Demon Seed is one of those films that David Cronenberg didn’t direct, but might as well have. Set at the intersection of body horror and pernicious smart technology, director Donald Cammell makes plain the slippery slope between automated convenience and abject horror. Dr. Alex Harris (Fritz Weaver) creates an organic supercomputer whose benign artificial intelligence mutates into an outright obsession with human beings. The AI, named Proteus IV (voiced by Berry Kroeger), desires a more … intimate knowledge of humanity. When Harris denies the request, Proteus locates an available terminal: the computer system that runs Harris’ home. Seizing control of the house, Proteus sets its sights, and squirm-inducing purpose, on Susan (Julie Christie), Harris’ estranged wife.
Available on The Roku Channel, Hoopla, Tubi, and Plex
Altered States (1980)
So you want to talk about scientists experimenting on themselves with horrific, genetic consequences? Well, then you have to talk about Altered States, one of director Ken Russell’s few films to garner the critical praise he so often deserves. A psychopathologist (William Hurt) experimenting with hallucinogens and sensory deprivation tanks (a winning combo) careens beyond the boundary of consciousness. As the doctor explores his deeply rooted sense memories and states of mind smuggled away within his own genes, his body begins to shift. Throw in a work/life love story, exhilarating rushes with hellish side effects, and an uncanny conviction that the body, however twisted, still remembers its genetic past, and you’ve got yourself one hell of a double bill.
Available on Max Go, DirecTV, and Cinemax Amazon Channel
From Beyond (1986)
As a “mad scientist” Seth Brundle kind of trips accidentally into villainy … if we want to call it that. He didn’t mean to invent that monstrous gene-splicing machine. He just wanted to make a more manageable form of transportation for people with motion sickness! From Beyond’s Dr. Edward Pretorius (Ted Sorel), meanwhile, all but kick-flips his way into the darker, slimier recesses of scientific inquiry. Namely: by creating a giant tuning fork that can allow curious minds to see beyond the veil of perceivable reality. This, of course, means orgasm migraines, fleshy creatures, and throbbing pituitary glands.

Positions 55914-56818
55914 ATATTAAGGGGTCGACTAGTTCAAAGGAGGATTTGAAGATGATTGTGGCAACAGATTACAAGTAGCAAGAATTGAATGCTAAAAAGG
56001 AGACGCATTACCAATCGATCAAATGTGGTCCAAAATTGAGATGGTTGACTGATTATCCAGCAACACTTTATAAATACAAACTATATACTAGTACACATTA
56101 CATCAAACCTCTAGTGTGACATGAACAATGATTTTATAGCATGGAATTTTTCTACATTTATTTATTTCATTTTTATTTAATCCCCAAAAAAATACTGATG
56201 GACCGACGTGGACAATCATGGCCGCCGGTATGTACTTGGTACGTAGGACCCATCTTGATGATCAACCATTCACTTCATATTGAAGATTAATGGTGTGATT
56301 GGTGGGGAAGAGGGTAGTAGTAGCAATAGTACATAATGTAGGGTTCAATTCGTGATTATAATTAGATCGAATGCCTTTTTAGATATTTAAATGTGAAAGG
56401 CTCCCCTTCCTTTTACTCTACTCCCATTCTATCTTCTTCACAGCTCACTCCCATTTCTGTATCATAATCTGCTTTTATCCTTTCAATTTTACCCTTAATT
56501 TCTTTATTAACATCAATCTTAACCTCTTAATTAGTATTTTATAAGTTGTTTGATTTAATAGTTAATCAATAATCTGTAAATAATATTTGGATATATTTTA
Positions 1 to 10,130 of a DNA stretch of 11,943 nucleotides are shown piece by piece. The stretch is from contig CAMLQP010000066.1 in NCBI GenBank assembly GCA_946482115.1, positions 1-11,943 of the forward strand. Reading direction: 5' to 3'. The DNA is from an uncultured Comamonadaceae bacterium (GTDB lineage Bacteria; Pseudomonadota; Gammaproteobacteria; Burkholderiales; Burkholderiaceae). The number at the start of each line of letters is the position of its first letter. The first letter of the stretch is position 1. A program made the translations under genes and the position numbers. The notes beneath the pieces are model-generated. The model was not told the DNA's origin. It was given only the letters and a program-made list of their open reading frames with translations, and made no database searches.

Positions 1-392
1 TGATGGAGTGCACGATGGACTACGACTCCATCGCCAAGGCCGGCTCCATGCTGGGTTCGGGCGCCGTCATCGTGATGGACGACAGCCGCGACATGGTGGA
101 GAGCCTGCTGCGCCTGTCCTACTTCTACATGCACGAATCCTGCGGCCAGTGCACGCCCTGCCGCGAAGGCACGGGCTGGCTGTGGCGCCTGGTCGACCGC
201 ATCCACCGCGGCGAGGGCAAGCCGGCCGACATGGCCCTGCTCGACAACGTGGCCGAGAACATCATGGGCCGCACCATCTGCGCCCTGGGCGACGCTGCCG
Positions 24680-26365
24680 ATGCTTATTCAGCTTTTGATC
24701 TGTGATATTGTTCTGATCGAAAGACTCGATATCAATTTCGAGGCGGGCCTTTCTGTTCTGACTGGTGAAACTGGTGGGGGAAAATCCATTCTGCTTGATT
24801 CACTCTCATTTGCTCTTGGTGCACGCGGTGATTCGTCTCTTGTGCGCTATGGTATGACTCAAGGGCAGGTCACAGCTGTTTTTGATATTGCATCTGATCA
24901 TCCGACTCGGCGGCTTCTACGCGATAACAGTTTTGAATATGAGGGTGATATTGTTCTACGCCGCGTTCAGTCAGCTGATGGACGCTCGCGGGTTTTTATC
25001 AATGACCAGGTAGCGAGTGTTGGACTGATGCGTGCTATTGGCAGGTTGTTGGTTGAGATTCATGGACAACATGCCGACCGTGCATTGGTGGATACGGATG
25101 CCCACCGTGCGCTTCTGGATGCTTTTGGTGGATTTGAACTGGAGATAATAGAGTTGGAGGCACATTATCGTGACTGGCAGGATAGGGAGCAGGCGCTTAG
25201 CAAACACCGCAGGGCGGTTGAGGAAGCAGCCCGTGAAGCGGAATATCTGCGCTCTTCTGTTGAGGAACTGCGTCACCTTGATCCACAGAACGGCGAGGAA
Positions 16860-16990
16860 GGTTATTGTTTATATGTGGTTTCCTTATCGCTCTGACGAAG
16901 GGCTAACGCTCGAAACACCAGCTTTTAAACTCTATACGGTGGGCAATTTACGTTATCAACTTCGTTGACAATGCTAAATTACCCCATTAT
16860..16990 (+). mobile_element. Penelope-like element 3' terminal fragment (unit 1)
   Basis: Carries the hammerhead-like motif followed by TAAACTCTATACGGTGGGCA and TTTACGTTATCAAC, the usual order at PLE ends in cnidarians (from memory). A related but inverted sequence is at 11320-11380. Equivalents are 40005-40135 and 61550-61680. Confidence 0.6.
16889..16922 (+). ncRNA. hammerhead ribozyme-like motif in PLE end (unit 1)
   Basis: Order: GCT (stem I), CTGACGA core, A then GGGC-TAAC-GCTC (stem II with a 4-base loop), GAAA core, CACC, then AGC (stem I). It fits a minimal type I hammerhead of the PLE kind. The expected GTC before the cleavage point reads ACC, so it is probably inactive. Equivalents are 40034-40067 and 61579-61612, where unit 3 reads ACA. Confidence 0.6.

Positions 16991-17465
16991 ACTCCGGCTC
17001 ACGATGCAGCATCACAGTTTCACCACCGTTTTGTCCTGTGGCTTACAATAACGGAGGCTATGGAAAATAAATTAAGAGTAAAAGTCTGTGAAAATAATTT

Where Seth’s journey into malpractice was, generously, the result of oversight and heavy drinking, Dr. Pretorius wants to get weird, wild, wet, and wriggling right from the jump. And while there’s a time and place for tragic, Cronenbergian pseudo-science, you have to respect the balls-out insanity of the goop gang (Stuart Gordon, Brian Yuzna, and Dennis Paoli).
Available on Pluto TV and Spectrum On Demand
Cronenberg is undeniably the king of body horror, but not too far down on the hierarchy is Clive Barker. There’s a lot to love about Hellraiser — the story isn’t afraid to get metaphysical and the film successfully spins a lot of horror character tropes on their heads. But there’s one aspect that might not be easy to love, but is necessary to respect: this film is unbelievably disgusting. It’s a bloody, goopy showstopper that has no qualms with visualizing every detail of the human body that polite society dictates should remain on the inside. Hellraiser tears its characters apart and sloppily pulls them back together with gleeful and brutal enthusiasm. If you relish the grossness of The Fly, look no further than this horror genre staple.
Available on Amazon Prime Video, AMC+ Amazon Channel, The Roku Channel, Hoopla, Tubi, Shudder, and Shudder Amazon Channel
Dead Ringers (1988)
There’s a moment in Dead Ringers where Beverly, one of the twin gynecologists played masterfully by Jeremy Irons, seeks out a specialty metalworker to construct some rather unique tools for his practice. The worker informs him that there surely must be larger corporations in town who can assist him. But the problem, as Beverly informs him, is that what he wants to create is far too radical for the big companies. And if there’s a moment that better sums up David Cronenberg‘s relationship to mainstream filmmaking, I haven’t found it. Indeed, this radically bold and emotionally harrowing thriller is, by design, not made for the masses. It’s a richly rewarding film that places devotion and dependency at the forefront of its thematic interests. But pair it with The Fly and you’re primed to tease out one of the common threads of the two films: love, and its limits.
Available on Hoopla, Tubi, Kanopy, Popcornflix, Pluto TV, Shout Factory TV, and VRV